MTC '18 Spotlight: Aubrey Hanson





1. What made you want to join the Mississippi Teacher Corps?

This seems to be a question I ask myself everyday. Having finished undergrad just seven months ago, I am still surprised when I walk into a classroom that I am supposed to be the adult in charge. Instinct still tells me to take a seat at a desk and have paper and pencil ready. Perhaps that was part of my intrigue in MTC. It seemed to be the perfect opportunity to both further my education and get a footing in the professional world; graduate student on the weekend, full-time high school teacher by Monday. I knew a career in education was in my future when I started working in Student Support Services at USM. There, I tutored scholars that were first generation college students, had learning disabilities, or came from low-income homes. Though they often struggled with the material, they had the purest eagerness to learn. They had jumped hurdle after hurdle to attend university, and their determination to succeed was inspiring. Spending two years with students like this made it easy to choose my career path. It’s a question I ask myself everyday, “Why did I join MTC?” The answer is simple. I love watching kids succeed, especially those that are doubted the most.

2. What is it like to live in Greenwood?

Being from neighboring Louisiana and finishing my undergrad in Hattiesburg, I thought I knew Mississippi. After living in Greenwood for just five months, however, proved that there is much more to this state. No matter where you travel in the world, you encounter interesting people and unique cultures. After spending a month in Europe two years ago, I didn’t think I could experience what I did there again stateside. The Mississippi Delta surprised me, though. From a rich, tumultuous past has emerged a wonderfully complex place. Tradition runs deeper than the Yazoo River that cuts through land. From historic sites to holiday events happening downtown, Greenwood has more to offer than I ever thought a Mississippi town could. As a proud Louisianian, I never thought New Orleans’ creole cuisine had any competition. Drake’s mouth-watering BBQ, Larry’s fried catfish, and Crystal Grill’s “Best Pie Ever” have made me reconsider. I knew this experience would be difficult, and there is not a day that goes by that does not present a new challenge. But living in Greenwood has exposed me to some of the best people, food, and culture that I have ever experienced.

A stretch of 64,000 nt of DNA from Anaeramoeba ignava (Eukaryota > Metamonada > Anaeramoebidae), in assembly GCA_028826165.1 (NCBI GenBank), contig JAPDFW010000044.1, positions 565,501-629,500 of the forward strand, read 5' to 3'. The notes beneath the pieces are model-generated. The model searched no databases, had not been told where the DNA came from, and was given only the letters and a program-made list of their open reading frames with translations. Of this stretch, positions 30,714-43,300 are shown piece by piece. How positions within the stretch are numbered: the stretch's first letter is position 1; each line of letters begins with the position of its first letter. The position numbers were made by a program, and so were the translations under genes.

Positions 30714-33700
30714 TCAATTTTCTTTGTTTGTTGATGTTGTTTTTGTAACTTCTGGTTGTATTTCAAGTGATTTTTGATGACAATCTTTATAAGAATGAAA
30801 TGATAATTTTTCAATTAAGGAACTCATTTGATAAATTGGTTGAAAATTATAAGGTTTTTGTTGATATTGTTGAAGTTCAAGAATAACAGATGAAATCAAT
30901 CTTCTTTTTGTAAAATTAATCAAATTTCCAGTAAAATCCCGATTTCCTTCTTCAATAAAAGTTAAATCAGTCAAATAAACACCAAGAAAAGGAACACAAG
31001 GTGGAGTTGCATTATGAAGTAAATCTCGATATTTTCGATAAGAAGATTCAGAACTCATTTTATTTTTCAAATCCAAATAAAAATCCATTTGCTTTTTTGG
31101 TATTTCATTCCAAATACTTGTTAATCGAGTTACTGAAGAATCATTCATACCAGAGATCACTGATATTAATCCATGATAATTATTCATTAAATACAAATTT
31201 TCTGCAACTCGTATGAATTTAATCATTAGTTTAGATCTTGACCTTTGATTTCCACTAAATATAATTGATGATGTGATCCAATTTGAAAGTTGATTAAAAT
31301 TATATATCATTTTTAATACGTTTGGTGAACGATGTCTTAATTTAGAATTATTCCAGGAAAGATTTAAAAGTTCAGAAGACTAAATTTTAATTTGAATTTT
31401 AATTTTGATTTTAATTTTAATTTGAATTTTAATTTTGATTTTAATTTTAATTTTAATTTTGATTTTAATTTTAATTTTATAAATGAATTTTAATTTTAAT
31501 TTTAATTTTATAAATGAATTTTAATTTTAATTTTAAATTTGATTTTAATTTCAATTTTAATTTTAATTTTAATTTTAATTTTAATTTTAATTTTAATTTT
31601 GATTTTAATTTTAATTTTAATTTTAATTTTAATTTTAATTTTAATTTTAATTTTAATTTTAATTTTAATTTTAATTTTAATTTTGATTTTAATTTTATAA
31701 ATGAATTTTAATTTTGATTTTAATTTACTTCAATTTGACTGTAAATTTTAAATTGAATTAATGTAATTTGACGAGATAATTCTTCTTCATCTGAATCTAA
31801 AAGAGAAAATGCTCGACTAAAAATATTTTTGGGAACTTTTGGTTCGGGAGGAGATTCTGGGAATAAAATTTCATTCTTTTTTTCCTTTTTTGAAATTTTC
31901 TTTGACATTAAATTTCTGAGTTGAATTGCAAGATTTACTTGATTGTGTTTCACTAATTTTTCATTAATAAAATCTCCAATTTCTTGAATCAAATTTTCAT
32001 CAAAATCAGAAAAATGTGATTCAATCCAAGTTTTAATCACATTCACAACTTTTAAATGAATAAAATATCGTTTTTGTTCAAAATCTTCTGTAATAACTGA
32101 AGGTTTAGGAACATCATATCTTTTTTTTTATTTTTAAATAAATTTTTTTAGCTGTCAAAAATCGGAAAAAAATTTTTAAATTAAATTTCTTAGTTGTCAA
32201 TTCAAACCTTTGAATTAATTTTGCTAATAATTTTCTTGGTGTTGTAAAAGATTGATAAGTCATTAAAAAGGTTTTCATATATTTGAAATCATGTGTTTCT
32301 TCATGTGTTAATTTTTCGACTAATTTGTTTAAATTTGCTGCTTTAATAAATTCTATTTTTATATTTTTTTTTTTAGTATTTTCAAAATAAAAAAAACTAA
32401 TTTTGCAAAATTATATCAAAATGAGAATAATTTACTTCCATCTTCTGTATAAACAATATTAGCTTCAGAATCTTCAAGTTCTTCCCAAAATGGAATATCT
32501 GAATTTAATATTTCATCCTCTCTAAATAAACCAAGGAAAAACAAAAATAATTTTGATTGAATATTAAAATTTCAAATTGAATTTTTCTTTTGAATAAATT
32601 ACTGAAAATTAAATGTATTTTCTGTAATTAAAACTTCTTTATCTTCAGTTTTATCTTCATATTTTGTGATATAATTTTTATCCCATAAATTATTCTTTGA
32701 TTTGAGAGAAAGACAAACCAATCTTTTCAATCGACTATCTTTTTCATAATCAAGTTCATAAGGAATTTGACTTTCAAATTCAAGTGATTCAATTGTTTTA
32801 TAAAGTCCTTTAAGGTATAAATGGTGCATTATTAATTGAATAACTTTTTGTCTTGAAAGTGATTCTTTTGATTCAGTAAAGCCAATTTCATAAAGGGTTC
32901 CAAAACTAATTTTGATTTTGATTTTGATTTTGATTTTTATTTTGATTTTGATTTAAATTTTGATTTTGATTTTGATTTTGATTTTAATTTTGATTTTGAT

3. How has your new school made you feel welcome?

Greenwood, Mississippi has redefined Southern hospitality. The support I receive from my family, friends, and MTC makes this job easier. The support I receive from my students, colleagues, and administration at Greenwood High School makes the job enjoyable. One of my favorite events of this first semester was the Catfish Social, where new teachers got to mingle with different administrators and community leaders. The evening was the warmest welcome into the school district I could possibly imagine, and it has continually gotten stronger since. Help is anticipated and readily available. Frustration is empathized with, not ignored. I am accepted and treated as family. GHS truly has become my home away from home.

4. Do you feel like you’ve gotten better as a teacher this semester?

Over the years, I have been very fortunate to have some of the best teachers and professors who have inspired me and who I try to emulate. I know I will not be anywhere near their league until I have a few more years under my belt. For now, I’m simply playing tee-ball. Swinging and missing has become a hobby to me in this profession. My coaches and teammates, MTC and my cohort, are my best supporters. They make this alternate route to teaching fun and manageable. From summer training to weekend classes, I learned strategies, methods, and activities that I experimented with using trial and error. Each new experiment presents an opportunity to learn and grow. Overall, the simple answer to the question is yes, I have become a much better teacher over the course of this semester. Through the many failures I have reaped significant successes. I have clear goals set, the enthusiasm to keep my students engaged, and the positivity to continue even after I have failed. While I may not be the smartest or most effective teacher these kids have had, I know how much I care for and love them. Sometimes, that is all they need.

Hunter Taylor